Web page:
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New NORCAT CEO prepped to take on world

The incoming CEO of the Northern Centre for Advanced Technology (NORCAT) said he's impressed by the work done to date at the Sudbury-based innovation centre.
Don Duval, the new CEO of NORCAT, said he hopes to expand the organization's mandate and explore international markets and more sectors. File photo.

The incoming CEO of the Northern Centre for Advanced Technology (NORCAT) said he's impressed by the work done to date at the Sudbury-based innovation centre.

However, Don Duval said he hopes to expand the mandate of NORCAT, exploring international markets and more sectors.

Right now, much of the work done by NORCAT focuses on the mining industry, including health and safety training for miners and contractors, collaboration on innovative products with local mining supply and service companies and even space mining techniques for NASA.

“With the strong track record of the workplace health and safety product that NORCAT currently offers, you see a great example of an organization that has identified a problem, come up with a solution and proved it in the marketplace,” Duval said.

“It saves lives and reduces injuries. Being part of an organization that has achieved that and understands how to build a business is exceptional ... I think it's a great opportunity for NORCAT to use those accomplishments and its credibility to pursue international markets in new sectors.”

Duval, who starts his new position July 9, said he's “hugely passionate” about a number of sectors, including natural resources, health care and information technology.

However, he said he plans work himself into his role slowly, consulting with his staff and community stakeholders, and then coming up with a new strategic plan for NORCAT.

“It will give me a good pulse on what is the community looking for, and what role NORCAT can play to ultimately drive a sustainable knowledge economy.”

Duval, who replaces NORCAT founder and former CEO Darryl Lake, who retired March 31, is currently responsible for client services and corporate strategy at MaRS, an innovation centre in downtown Toronto.

He said he's travelled around the world, promoting the innovation centre's work and helping communities with various projects.
MaRS and NORCAT are both members of a provincial network of innovation centres called Ontario Network of Excellence (ONE).

When asked about the work of Lake, who founded NORCAT in 1995, Duval admits he has big shoes to fill.

“He's just an exceptional guy,” Duval said.

“I think his accomplishments in driving job creation in the north, engaging the community, creating an exceptional workplace health and safety product and driving the unique business in space technology demonstrates that he has been a strong and capable leader.”

NORCAT board chair Dan Kochanowski said in an April 17 press release that the board is looking forward to working with Duval.

“Don is a dynamic leader who has demonstrated tremendous success,” Kochanowski said. “Don will continue to build upon the success outgoing CEO Darryl Lake has brought to NORCAT, and on behalf of the NORCAT board of directors, I'd like to thank Darryl for 17 years of tremendous leadership.”

Lake said he wasn't on the hiring committee himself, but said if he'd had a say, he probably would have picked Duval as his successor.
“I've talked to Don a few times, and I love his enthusiasm,” he said. “I like what he brings.”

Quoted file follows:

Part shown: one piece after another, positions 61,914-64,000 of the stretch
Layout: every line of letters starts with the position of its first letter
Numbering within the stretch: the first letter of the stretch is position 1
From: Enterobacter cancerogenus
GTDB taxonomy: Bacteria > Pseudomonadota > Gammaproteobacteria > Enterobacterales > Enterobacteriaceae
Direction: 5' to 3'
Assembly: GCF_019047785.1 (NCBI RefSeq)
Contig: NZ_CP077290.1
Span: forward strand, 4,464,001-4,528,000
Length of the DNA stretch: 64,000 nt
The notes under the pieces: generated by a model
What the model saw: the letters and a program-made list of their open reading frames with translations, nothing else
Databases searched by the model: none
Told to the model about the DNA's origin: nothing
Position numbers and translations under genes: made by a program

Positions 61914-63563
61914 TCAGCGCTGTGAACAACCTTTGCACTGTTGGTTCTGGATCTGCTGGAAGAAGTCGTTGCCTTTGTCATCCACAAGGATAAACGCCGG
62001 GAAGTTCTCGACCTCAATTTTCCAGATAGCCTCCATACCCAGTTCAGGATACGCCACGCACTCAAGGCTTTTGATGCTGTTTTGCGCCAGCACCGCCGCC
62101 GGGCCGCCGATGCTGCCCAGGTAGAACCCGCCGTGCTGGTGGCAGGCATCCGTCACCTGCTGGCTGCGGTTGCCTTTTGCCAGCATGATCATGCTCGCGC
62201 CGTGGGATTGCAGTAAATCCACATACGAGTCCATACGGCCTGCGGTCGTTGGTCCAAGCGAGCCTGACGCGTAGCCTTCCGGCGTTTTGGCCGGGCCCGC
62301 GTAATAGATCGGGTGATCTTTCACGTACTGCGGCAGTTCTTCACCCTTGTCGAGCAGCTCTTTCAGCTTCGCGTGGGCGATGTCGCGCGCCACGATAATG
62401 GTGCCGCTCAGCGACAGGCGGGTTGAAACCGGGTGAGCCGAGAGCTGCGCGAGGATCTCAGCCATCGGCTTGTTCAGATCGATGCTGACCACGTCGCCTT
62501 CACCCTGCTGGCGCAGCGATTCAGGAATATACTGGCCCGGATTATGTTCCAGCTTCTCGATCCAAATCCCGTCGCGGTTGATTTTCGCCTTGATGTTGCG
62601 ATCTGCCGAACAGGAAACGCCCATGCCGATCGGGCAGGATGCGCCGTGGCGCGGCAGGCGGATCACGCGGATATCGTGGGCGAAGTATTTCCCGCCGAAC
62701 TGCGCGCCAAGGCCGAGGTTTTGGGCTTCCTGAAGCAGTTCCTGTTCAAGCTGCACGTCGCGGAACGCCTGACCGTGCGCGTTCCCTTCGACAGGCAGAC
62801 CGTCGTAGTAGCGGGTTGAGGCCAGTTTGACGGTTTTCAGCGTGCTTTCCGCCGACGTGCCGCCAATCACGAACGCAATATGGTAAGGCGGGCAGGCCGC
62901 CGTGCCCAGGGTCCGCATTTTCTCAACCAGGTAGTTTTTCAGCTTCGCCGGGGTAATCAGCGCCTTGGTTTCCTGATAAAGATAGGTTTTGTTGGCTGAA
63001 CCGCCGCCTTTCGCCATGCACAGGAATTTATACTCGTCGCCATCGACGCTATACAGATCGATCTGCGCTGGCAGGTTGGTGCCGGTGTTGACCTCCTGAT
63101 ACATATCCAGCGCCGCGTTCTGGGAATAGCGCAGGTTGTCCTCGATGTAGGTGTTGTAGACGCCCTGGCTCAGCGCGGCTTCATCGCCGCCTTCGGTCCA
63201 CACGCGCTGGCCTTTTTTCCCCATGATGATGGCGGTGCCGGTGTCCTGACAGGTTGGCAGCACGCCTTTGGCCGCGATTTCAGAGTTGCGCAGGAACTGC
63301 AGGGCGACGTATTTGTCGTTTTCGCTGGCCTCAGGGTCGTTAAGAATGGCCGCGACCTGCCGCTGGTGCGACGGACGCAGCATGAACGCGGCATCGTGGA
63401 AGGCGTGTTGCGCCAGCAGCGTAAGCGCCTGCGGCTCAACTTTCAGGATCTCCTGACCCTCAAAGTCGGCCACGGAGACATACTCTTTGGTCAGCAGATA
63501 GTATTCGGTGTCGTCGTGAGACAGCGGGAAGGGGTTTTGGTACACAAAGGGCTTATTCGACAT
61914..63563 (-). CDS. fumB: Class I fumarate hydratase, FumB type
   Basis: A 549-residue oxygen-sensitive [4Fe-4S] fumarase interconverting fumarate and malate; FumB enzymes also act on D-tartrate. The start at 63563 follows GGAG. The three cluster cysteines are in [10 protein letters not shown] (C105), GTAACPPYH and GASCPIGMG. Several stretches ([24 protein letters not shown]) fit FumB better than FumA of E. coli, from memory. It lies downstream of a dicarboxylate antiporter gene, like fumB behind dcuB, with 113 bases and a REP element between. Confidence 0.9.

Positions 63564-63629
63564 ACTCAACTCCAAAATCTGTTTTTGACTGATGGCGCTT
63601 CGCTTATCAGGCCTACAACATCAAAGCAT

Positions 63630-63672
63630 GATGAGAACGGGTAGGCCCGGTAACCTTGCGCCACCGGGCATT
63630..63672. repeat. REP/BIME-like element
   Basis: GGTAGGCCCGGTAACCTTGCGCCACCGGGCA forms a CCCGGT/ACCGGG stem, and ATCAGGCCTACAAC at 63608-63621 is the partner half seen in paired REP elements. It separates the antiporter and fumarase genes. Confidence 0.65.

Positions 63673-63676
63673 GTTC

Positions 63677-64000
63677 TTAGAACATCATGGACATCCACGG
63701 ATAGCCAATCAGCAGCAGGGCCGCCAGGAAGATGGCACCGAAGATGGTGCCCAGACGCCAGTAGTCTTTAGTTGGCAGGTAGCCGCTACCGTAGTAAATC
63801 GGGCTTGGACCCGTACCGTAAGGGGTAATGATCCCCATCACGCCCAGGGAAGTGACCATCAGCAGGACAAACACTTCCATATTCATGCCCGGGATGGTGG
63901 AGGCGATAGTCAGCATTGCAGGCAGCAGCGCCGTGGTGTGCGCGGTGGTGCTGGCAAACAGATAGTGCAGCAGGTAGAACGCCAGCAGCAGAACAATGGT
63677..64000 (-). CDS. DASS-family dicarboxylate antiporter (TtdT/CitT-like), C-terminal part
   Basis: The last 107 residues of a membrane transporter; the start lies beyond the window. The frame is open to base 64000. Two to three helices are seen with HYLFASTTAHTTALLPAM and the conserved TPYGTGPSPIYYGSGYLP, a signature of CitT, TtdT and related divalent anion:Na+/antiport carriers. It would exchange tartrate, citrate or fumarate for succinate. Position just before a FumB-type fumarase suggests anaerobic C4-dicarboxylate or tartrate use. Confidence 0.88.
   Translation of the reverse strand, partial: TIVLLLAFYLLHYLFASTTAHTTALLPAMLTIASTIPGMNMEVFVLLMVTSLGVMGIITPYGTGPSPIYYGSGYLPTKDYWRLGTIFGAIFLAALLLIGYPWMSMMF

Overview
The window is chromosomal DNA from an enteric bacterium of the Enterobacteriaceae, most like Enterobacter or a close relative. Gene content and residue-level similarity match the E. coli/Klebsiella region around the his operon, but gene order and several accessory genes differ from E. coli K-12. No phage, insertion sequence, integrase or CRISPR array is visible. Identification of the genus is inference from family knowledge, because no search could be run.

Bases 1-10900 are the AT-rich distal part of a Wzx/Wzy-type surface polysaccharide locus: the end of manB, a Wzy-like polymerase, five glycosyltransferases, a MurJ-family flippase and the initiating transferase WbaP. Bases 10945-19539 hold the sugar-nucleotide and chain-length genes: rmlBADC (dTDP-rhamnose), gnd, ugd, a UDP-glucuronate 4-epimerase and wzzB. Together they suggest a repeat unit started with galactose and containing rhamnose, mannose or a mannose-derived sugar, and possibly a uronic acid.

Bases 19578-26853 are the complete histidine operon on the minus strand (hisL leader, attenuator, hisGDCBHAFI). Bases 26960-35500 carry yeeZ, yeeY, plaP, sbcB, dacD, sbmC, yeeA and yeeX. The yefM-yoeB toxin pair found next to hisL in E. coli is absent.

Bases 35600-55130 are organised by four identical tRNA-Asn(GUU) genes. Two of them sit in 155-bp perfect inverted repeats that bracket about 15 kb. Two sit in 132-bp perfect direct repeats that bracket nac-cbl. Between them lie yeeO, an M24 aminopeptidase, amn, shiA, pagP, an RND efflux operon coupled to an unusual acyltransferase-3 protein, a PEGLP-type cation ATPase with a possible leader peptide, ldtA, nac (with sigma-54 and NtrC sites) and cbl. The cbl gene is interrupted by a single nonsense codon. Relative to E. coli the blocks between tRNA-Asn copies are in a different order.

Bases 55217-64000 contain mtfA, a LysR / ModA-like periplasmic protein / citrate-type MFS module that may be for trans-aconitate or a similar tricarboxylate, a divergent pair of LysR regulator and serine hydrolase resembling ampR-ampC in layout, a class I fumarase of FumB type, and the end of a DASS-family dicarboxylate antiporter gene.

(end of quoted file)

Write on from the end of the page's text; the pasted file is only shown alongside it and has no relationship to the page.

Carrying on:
Besides, he jokes, the fact that Duval's first name begins with a “D” doesn't hurt.

“The three of us that started (NORCAT), all of our first names started with 'D,' so that must have been one of Don's qualifications,” Lake said. “(Duval's) first name starts with 'D.' So there you go, Don.”

He said Duval is probably the right person to take “the next step” and bring what NORCAT has to offer to international markets and more sectors, which he said is a “great idea.”

Lake cautions, though, against using a “shotgun approach” when attempting to do so, saying that a “very focused approach” is needed.
The genesis of NORCAT was the downturn in the mining industry in the early 1990s, when nickel was only selling for slightly more than $1.00 a pound.

“All the kids we were training at Cambrian in health sciences, trades and technology were moving out,” he said. “We decided we needed to do something to keep them here or Sudbury will become a retirement community.”

Lake, who at the time was Cambrian's dean of health sciences, trades and technology, set up the innovation centre with help from the college. The organization, which started with three employees, now has roughly 70.

He estimates NORCAT has also helped to create 1,000 jobs in the city through its work with local businesses.

Lake said he hopes Duval is able to carry out a number of “dreams” he has for NORCAT.

For example, he'd like to see the occupational health and safety training offered by the organization become a provincial or even a national standard. He said he also hopes this training will be offered at an international level through the large mining companies operating in the Greater Sudbury area.

Lake also wants to see NORCAT develop programs to help recent post-secondary graduates develop innovative technology and start their own businesses.

Another dream is nothing short of sending NORCAT technology to the moon, something he said is approaching reality through the innovation centre's collaboration with NASA. A piece of machinery nicknamed the “Canadrill” has been designed to search for water on the moon's surface.

While Lake is supposedly retired, he said he doesn't feel like he is yet, as he's still acting a consultant to acting CEO Frank Cinotti. He said he'll also be available to Duval any time he needs help.

“It was a good run, we had some fun, and I know Don will take it in some new directions, and to new heights,” Lake said. “I'll support Don all I can.”

Posted by Arron Pickard